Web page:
The basis for the application as stated in the founding affidavit is that applicant lacks means to litigate in this divorce matter. Applicant intends to defend the divorce action and to prosecute her counter claim. The applicant believes that she will be unable to exercise this constitutional right if respondent whom she alleges has means is not ordered to contribute towards the costs. In her founding affidavit applicant stated that she receives a monthly stipend of 550 Euros given to her by the respondent for her upkeep. She later admitted in the answering affidavit that it is actually 650 Euros. In addition to that applicant also conceded in her answering affidavit that she receives US$600-00 per month from rentals in Zimbabwe which she says she is currently using to renovate the very premises being rented out. The applicant explained that she is studying in Germany and also pays for their child’s bus fare for school. The respondent hotly disputed that applicant pays the child’s bus fare for school. Instead respondent indicated that he pays 26-90 Euros for the child’s bus fare.

The applicant claims the sum of US$5000-00 as contribution for costs as she estimates the trial on the contested issues to last for 2 days. There is no further justification given for the amount in the founding affidavit. It was only in the heads of argument that it was explained then that the applicant has engaged a very experienced legal practitioner whose tariffs would justify the amount of US$5000-00. The applicant did not explain the respondent’s means in her founding affidavit save to state that he is a man of means.

In his opposing affidavit the respondent averred that applicant was unwilling to compromise in this matter thereby avoiding costs of litigation. He states that applicant was claiming a 50% share of the value of the immovable property in Germany in when she knows respondent is still paying a mortgage for it of 190 000 Euros. The respondent submitted that he offered applicant only one immovable property because it is the only one unencumbered. As regards his means the respondent did not address this pertinent point his affidavit. It was only in argument that it was submitted that the respondent is not a rich man as he earns 7000 Euros per month. No proof of his earnings is provided. Instead the respondent was keen to place before this court as per his opposing affidavit his expenses or obligations which he outlined as follows;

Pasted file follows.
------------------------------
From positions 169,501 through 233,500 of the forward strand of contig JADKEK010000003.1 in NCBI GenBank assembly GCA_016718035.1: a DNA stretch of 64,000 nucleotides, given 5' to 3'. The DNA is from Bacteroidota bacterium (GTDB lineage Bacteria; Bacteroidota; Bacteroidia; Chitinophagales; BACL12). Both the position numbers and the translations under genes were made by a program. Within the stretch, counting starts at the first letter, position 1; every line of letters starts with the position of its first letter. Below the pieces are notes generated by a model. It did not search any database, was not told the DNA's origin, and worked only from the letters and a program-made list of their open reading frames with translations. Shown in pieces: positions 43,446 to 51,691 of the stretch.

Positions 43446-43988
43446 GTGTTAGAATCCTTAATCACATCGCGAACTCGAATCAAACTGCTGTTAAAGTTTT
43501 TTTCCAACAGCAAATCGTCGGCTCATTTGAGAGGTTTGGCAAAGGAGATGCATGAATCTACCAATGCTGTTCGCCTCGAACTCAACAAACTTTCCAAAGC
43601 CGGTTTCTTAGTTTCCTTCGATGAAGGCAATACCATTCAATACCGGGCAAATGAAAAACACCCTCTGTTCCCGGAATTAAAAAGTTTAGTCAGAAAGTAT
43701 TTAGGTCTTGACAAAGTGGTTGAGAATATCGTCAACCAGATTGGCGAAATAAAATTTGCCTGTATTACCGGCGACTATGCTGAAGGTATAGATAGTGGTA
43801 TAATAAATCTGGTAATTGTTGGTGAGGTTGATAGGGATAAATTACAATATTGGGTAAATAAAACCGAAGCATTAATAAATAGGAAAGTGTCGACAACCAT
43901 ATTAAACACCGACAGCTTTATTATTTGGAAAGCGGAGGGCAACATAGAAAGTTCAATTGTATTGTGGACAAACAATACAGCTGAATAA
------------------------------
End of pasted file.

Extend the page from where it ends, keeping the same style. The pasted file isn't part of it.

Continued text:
i)        That he is paying a mortgage for the next ten years in the sum of 190 000 Euros for the Germany property.

ii)      That he has other mortgage obligations outlined in para 6.3 of his opposing affidavit.

iii)    That he pays applicant a monthly stipend of 650 Euros.

iv)     That he pays for applicant’s accommodation in Germany and all utility bills which is not part of the monthly stipend of 650 Euros.

v)      That he incurs monthly expenditure outlined in para 6.3 of his founding affidavit (which if my calculations are correct amounts to 4 163-14 Euros per month).

            The respondent argues that applicant has means to pay her legal costs from the monthly stipend and rentals received from Zimbabwe.

THE LAW

            The learned author Hahlo in South Africa Law of Husband and Wife 5th ed pp 424 sets out the requirements for an order for contribution towards costs. I shall proceed to discuss these factors and relate them to the facts of this mater.

a)      There must be a subsisting marriage. In the present case the marriage between the parties is subsisting.

b)      The suit in action must be a matrimonial one. In this matter the action relates to divorce hence a matrimonial one.

c)      The applicant must have reasonable prospects of success. I have already alluded to the nature of the dispute between the parties which relates to sharing of immovable assets. I am satisfied that the applicant has made out a case that it is unlikely for the court to award her one out of the seven immovable properties. The respondent seems to labour under the mistaken belief that in deciding how to share the immovable property the court only considers direct contribution. That perception is wrong. The court is guided by the provision of s 7 (4) (a) – (g) of the Matrimonial Causes Act [Cap 5:13] see also Mundawarara v Mundawarara  HH 51/12 in which I discussed these factors and referred to other cases. I am of the view that the respondent’s position is untenable and that the applicant enjoys prospects of success.